Wednesday, August 29, 2012

India and Venezuela

India and Venezuela.

Tell me one thing these two countries have in common.

You can't think of anything, can you?

India is on its way to "development", while Venezuela is still stuck in the 1970s. There are more than a thousand million Indians, while 40 million Venezuelans is too much to ask for. They don’t share language or religion; not even continents.

They do, however, share one same problem: scooters.
Scooters in India
Scooters in Venezuela
As I was reading and learning about the “Nano” initiative, I couldn’t but think of one particular picture I took last December. I was taking random pictures from my car window on my way to a friend's house, when suddenly I saw a family, a dad, a wife and a little baby smashed between the two, all together in a one-sit-only scooter. Ergo the picture.
Not surprising at all, I must say. 
You see, scooters back home are taxis, family vans, ice cream stands and even moving vans. Everything but scooters. I’ve seen people transporting mattresses on them, for God’s sake.
As there is no effective traffic control, or respect for the red light, highways and roads are the vivid example of what anarchy would look like. Horns, yells, Fs yous! and accidents everywhere at anytime. And apparently, it's not very different from what the Nanovation authors describe in India. It's common to observe scooters and cars competing against time and odds to see who goes through first. It is common for families to get run over (as delicate as it is) and act as if nothing happened. India and Venezuela, both, need an alternative to stop this madness.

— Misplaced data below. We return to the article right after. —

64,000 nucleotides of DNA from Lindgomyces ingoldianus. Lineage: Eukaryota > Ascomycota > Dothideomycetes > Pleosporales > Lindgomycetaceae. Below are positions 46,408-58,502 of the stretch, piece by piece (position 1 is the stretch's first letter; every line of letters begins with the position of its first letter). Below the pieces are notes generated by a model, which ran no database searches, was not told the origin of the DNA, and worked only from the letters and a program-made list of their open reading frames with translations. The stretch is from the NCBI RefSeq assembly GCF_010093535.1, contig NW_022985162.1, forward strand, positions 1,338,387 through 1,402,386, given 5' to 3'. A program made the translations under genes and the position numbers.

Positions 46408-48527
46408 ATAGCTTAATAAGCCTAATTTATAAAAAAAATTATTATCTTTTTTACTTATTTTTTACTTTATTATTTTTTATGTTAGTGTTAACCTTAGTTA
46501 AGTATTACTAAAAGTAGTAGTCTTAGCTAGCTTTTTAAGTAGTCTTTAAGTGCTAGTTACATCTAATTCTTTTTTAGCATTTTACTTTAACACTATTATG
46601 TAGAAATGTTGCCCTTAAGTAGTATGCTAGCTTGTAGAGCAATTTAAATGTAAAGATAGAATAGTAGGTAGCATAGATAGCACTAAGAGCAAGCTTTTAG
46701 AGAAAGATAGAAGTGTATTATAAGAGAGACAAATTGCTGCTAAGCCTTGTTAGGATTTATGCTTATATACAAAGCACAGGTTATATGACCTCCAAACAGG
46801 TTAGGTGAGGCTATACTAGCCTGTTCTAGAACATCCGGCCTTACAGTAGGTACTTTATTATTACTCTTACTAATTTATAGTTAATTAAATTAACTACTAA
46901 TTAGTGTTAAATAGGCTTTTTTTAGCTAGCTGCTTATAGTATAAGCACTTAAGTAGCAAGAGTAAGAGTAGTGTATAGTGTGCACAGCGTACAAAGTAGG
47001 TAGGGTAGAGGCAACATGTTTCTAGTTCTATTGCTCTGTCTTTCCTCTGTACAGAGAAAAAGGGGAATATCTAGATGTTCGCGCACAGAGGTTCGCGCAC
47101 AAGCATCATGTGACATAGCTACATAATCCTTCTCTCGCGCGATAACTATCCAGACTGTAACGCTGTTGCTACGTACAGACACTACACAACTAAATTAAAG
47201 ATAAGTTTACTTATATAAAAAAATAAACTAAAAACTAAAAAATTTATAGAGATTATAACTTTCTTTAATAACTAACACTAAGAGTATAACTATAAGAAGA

Nanovation is a book that describes how a bold and crazy idea, like building a family car at the same price range of a scooter, developed and succeeded. Ratan Tata (the genius behind this idea), CEO of Tata Motors and the richest person across India, was the one able to pull this "Nano project" off.
Believe it or not.

Scooters in India and Venezuela, unlike in many countries, show how people are not able to pay for something safer with four wheels. The poverty and inflation in my country make it impossible for great part of the population to buy a car. Same in India.
Scooters in these two countries (and who knows how many more) are not fun, bold or adventurous. They are the result of a deep social crisis.
How much would I love to see a Nano in my country!
Somebody should go talk to Mr. Tata and take this tiny, but brilliant idea somewhere else.

If you would like to learn more about this Nano car, here's a video: